Owls’ coach Chris Wisenhan said that the three interior linemen anchored by Dave Rimington candidate Matt Hennessey could be the best in his five years at Temple. That’s saying a lot since Kyle Friend was a pretty good center and represents a significant upgrade from this time a year ago.


Running backs

Ryquell Armstead, who had 916 yards and 15 touchdowns two years ago, is back to full health after being banged up much of last year. He is being pushed by Jager Gardner, who was even worse banged up in that he had to take a redshirt year. Gardner, as a true freshman, set the Temple record for longest  run from scrimmage (a 94-yard touchdown against SMU). Considering that the Owls were down to using a fullback (Rob Ritrovato) at tailback due to injuries, the Owls are in a much-better spot.

Defensive Line

Another area of strength as Michael Dogbe earned a single digit and former Penn State commit Karamo Dioubate joins Dan Archibong and Temperor in Training Freddy Booth-Lloyd on a line that can cause Mayhem all by themselves. Dogbe, Dioubate and Archibong have position flexibility as tight ends but hopefully head coach Geoff Collins leaves those duties to Chris Myrick and Kenny Yoboah.


They looked young and lost last year but are the strength of the team led by Shaun Bradley and former St. Joseph’s Prep first-team All-Catholic Todd Jones.

All in all, what a difference a year makes with some additional help on the way in August.

Don’t order National Championship game tickets quite yet, but a Lincoln Financial Field AAC championship game is not out of the question.

New Uniforms?


These uniforms are probably the best ones featuring the Temple ‘][‘ on the helmet

In the grand scheme of things, uniforms rate somewhat behind coaching, talent, practice facilities, stadiums and fan bases in terms of importance.

That doesn’t mean they aren’t important at all because they are.

During one of the great Temple wins recently—an overtime win at UConn in 2012 that made the Owls 2-0 in a one-time BCS league—it was with great pride that I noted that the Owls did it wearing what I thought was their best uniform combination:

Cherry pants, white stripes, white jerseys, cherry helmets.slight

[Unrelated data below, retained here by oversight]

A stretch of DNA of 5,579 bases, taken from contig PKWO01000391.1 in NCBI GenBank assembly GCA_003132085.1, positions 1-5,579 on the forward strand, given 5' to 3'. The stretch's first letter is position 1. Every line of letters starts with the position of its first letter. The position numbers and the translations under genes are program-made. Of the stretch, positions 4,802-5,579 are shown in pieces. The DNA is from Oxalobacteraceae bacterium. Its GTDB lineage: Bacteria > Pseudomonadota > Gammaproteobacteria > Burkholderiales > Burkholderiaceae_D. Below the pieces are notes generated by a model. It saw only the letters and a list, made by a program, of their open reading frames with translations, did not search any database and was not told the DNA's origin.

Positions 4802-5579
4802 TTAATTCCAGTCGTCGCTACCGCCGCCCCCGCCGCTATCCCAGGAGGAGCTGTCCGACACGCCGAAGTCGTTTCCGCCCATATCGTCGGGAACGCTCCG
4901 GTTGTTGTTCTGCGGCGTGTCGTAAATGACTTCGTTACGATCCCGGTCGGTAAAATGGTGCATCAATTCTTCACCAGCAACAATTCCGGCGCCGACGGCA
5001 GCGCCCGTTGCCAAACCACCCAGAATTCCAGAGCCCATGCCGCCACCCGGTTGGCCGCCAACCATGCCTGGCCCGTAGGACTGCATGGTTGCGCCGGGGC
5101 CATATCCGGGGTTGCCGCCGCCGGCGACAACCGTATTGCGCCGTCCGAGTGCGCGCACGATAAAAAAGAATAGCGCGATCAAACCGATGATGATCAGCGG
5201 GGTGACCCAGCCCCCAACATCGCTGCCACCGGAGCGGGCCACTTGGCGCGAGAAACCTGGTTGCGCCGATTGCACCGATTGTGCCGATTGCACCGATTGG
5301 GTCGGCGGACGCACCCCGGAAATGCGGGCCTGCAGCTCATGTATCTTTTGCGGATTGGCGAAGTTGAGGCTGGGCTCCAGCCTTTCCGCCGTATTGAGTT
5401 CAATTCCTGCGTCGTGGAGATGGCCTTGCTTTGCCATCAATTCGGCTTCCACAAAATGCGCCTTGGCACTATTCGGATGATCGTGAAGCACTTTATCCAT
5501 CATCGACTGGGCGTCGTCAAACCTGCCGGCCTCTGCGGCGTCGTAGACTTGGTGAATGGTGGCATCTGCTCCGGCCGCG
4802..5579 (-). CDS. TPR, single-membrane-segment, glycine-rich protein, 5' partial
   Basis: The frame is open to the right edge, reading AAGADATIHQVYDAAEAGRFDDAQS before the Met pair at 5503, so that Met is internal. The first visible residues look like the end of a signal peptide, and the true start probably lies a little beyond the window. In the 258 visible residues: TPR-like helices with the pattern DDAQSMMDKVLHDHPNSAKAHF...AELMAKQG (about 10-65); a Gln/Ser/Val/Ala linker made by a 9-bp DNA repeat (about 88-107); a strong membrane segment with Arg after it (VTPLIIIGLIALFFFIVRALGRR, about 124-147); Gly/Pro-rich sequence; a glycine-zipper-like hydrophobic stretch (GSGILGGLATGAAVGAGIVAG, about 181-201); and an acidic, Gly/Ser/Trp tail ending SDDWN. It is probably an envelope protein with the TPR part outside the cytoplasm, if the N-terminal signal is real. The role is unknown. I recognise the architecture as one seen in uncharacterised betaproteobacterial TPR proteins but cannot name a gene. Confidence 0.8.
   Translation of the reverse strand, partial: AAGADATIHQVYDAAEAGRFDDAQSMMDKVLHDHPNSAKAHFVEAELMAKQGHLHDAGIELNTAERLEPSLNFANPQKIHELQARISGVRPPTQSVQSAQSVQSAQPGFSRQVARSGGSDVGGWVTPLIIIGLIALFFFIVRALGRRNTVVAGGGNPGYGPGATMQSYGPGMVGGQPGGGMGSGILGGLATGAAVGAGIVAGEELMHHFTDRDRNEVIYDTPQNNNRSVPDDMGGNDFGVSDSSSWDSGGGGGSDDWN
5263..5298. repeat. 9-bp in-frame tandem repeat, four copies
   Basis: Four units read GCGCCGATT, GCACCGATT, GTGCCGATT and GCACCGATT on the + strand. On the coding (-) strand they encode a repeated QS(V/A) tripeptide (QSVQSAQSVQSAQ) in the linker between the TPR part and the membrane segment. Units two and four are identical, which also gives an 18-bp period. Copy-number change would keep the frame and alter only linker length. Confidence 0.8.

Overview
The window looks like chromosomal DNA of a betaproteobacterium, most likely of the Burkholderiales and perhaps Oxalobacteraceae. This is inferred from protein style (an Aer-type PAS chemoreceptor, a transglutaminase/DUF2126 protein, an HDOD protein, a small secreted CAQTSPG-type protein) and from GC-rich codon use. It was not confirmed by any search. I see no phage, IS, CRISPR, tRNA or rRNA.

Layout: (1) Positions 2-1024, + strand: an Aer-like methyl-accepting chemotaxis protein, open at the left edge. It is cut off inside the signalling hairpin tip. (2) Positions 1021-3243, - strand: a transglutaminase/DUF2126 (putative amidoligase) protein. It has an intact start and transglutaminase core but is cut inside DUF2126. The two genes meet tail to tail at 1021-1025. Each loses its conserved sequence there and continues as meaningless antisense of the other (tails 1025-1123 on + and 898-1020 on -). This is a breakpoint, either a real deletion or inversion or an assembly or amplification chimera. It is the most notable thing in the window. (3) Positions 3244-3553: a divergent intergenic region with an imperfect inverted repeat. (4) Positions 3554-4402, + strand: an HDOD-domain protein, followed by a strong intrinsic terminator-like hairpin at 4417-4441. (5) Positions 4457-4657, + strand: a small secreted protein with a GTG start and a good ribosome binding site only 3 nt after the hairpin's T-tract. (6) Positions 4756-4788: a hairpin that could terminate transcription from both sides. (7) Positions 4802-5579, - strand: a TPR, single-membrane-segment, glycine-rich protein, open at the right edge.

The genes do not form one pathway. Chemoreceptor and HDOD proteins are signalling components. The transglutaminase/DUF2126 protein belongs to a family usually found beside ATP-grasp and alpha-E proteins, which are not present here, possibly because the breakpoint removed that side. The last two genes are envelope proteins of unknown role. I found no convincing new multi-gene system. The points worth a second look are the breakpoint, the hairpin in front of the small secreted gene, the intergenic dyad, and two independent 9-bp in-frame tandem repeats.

They played well and looked good.

It is against that backdrop that I cringed when I heard Temple was getting new uniforms by the end of this month.

If it ain’t broke, don’t fix it.

At Temple, it ain’t broke but fixing it could break it.

All over the NCAA, I see teams with awful-looking so-called “modern” uniforms—Maryland comes in the 2011 Temple game comes to mind here—getting their asses kicked by more traditional uniforms.

Temple’s uniforms have remained pretty much the same through the years.

When Al Golden got here, he eliminated the Temple ][ on the helmets for a very good reason because he felt the “football brand” at Temple when he played at Penn State represented toughness and that brand was having TEMPLE spelled out across the helmets.

NCAA FOOTBALL: OCT 31 Temple at Navy

That brand was created by Wayne Hardin in 1970.

“We want people to know who were are,” Hardin said. “We’re Temple. We’re spelling it on the helmets so they won’t forget who we are. There are plenty of schools that have T’s on the helmet but not many that spell the name.”

That brand continued until Jerry Berndt brought the T back because Penn, the Philadelphia team he formerly coached, had a P on it.

To me,  that wasn’t a very good reason.

Golden brought TEMPLE back on the helmet and that lasted until a bald-headed guy who shall remain nameless brought the T back. I’m OK with the ‘][‘ because it is the school brand but not OK with an entirely new look because it is supposed to be attractive to recruits.

Something tells me the new uniforms are going to be closer to a Maryland-type monstrosity—the Under Armour CEO is a Maryland grad—than a more traditional Temple look.

Whatever it is, if the word TEMPLE comes back on the helmet, that would be an acceptable step forward and a fitting tribute to the Hardin Era.

Monday: Spring Phenoms Old and New

Wednesday: The Scrimmage

Friday: 5 Things To Look For At Cherry and White

The Fun Starts When The Winning Begins


There used to be an old Beach Boys’ song about a Thunderbird and one of the lines was:

“She had fun, fun, fun until her Daddy took the T-Bird Away.”

We don’t think that’s on Jeremiah Atoki’s play list today at Temple football practice, but it sums up a lot of what has been going on with Temple football the last two years and something we had not seen for the prior 100 or so years:

  • No depth charts
  • Plenty of swag
  • Endless search for Mayhem
  • Only scholarship D.J. in college football
  • Position flexibility

A lot those topics are all about injecting fun into college football for the other 104 scholarship athletes on the roster. If you do those things and lose, it’s called shtick.  If you do those things and win championships, it’s called innovation.

As a cub reporter for the Temple News, I had a sit down with then Temple football coach Wayne Hardin in his cramped McGonigle Hall office and asked him what was the most “fun” thing about being Temple football coach.

Winning at UConn on a last-second FG: Doesn’t get much more fun than this celebration

I’ll never forget his answer.

“To me, the only thing that’s fun is winning,” he said.

On his last day as a head coach, he mentioned to me he was quitting at the end of a mediocre 1982 season. Standing in a small room after the last game, I asked why.

“Mediocrity is not my cup of tea,” he said.

That was at what I thought was a pretty young and vital age of 55.

To me, a 7-6 record
is the very definition
of mediocre, bowl win